Sunday, June 29, 2008
Captive Soldiers Probably Dead, Exchange Must Go Through
The Cabinet is about to conclude a five-hour session and vote to approve the proposed exchange of five Hizbullah terrorists for two abducted Israeli soldiers. The families of the two abducted soldiers - IDF reservists Eldad Regev and Ehud Goldwasser, who Prime Minister Ehud Olmert said are probably dead - were invited to the end of the meeting, before the vote.The proposed deal involves the release of five Hizbullah prisoners from Israeli prison and ten Hizbullah corpses, for IDF reservists Eldad Regev and Ehud Goldwasser. The two abducted soldiers have long been assumed to be dead - but now Prime Minister Olmert has all but confirmed this.
Among the five Hizbullah prisoners is Samir Kuntar, who not only murdered three Israelis and caused the death of a fourth - members of the Haran family and a policeman - but is also considered Israel's final hope of ever receiving information on captured IAF navigator Ron Arad. Arad was captured after his plane was felled over Lebanon in 1986 and was held by various terrorist groups; he was ultimately probably taken to Iran, and his whereabouts have been unknown for years.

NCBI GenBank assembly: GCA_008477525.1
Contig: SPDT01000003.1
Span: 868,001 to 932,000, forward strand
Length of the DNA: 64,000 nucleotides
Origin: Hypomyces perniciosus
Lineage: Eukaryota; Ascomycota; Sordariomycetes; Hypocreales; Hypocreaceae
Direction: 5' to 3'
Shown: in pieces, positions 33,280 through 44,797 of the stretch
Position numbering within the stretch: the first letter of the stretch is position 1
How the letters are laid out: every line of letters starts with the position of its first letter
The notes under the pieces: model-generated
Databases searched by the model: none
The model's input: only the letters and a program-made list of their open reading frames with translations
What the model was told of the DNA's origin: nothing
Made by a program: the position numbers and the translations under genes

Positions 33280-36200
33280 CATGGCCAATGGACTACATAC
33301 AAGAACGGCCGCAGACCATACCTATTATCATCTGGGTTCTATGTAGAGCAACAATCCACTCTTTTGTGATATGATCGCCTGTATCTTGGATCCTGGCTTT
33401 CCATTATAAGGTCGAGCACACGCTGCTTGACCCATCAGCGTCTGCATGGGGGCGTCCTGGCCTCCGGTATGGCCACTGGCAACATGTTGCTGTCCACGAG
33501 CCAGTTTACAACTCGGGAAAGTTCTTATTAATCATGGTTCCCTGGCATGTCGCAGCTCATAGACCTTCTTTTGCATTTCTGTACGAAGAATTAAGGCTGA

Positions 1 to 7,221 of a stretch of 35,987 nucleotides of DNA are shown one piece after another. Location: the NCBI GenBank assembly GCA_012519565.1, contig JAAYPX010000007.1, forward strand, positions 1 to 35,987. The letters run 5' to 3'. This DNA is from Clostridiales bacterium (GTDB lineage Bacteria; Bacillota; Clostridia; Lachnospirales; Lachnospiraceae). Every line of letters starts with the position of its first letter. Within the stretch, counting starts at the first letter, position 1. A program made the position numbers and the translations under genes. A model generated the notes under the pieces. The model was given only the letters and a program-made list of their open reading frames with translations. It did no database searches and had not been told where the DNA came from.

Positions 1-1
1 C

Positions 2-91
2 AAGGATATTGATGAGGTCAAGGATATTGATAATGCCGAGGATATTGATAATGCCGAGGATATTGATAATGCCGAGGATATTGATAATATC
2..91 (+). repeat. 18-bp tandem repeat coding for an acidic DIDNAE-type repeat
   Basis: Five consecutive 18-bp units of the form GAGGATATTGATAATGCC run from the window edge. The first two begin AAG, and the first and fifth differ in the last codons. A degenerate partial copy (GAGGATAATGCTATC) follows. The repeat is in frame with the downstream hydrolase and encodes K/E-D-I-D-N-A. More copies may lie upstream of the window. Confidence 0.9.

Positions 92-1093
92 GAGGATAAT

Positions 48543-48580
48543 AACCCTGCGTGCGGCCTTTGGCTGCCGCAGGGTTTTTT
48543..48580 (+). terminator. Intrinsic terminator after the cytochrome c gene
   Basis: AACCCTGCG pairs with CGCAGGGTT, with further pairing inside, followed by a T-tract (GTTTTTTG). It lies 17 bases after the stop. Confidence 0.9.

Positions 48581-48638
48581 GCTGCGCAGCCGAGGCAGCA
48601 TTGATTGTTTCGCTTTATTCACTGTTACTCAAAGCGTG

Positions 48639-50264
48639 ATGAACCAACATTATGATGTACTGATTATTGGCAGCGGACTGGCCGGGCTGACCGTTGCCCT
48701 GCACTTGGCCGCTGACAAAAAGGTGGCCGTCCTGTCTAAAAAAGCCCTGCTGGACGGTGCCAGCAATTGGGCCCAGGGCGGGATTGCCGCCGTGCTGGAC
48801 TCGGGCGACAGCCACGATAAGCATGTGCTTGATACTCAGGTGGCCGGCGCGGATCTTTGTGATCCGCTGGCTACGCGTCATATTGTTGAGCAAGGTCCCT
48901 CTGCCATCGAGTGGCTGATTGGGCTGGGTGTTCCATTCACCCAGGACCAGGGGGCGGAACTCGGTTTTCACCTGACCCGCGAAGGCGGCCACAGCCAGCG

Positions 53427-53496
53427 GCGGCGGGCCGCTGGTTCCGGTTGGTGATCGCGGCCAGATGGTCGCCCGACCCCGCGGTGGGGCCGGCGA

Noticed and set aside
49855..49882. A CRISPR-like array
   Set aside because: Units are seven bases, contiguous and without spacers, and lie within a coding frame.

Olmert, who said before the meeting that he himself is not sure how he will vote, took a strong position during the Cabinet session. He recommended outright that the ministers approve the exchange, and said that Israel's information is that the two IDF soldiers were killed during the abduction, or shortly afterwards.
"It is a difficult dilemma," Olmert told his aides this morning, "but when I go to the Cabinet meeting, I'll know how to vote."
On the one hand, his top aide Yoram Turbovitz opposes the deal, as do the chiefs of the Mossad and General Security Service. On the other hand, Olmert has promised the Goldwasser and Regev families that he would do everything he could to return their loved ones, and diplomat Ofer Dekel has been working for months to consummate the deal.
At the start of the meeting, Olmert said he was torn by doubts: "Even those with the utmost responsibility, such as those in a position like mine, have the right to have doubts and deliberate, as well as the duty to do so, because this decision will have repercussions on our lives in the years to come... We have to be able to look directly in the eyes of the Regev, Goldwasser, Arad, Haran and Shalit families, as well as those of the citizens of Israel, and say that we made the decision with a clear conscience."
The meeting will begin with a security briefing: Mossad chief Meir Dagan and Shabak (General Security Service) head Yuval Diskin expressed their strong objection to the deal, while IDF Chief of Staff Lt.-Gen. Gabi Ashkenazi and Intelligence Chief Amos Yadlin support it.
"Deal Will Encourage Terrorists to Kill Abductees"
Opponents of the deal, including security experts, politicians, the ?Almagor terrorism-victim organization and the Bereaved Parents Forum, say that a deal for dead bodies "would encourage the terror organizations to kill their abductees in the future, and also directly endangers Gilad Shalit who is being held by Hamas." Shabak chief Yuval Diskin has said the same.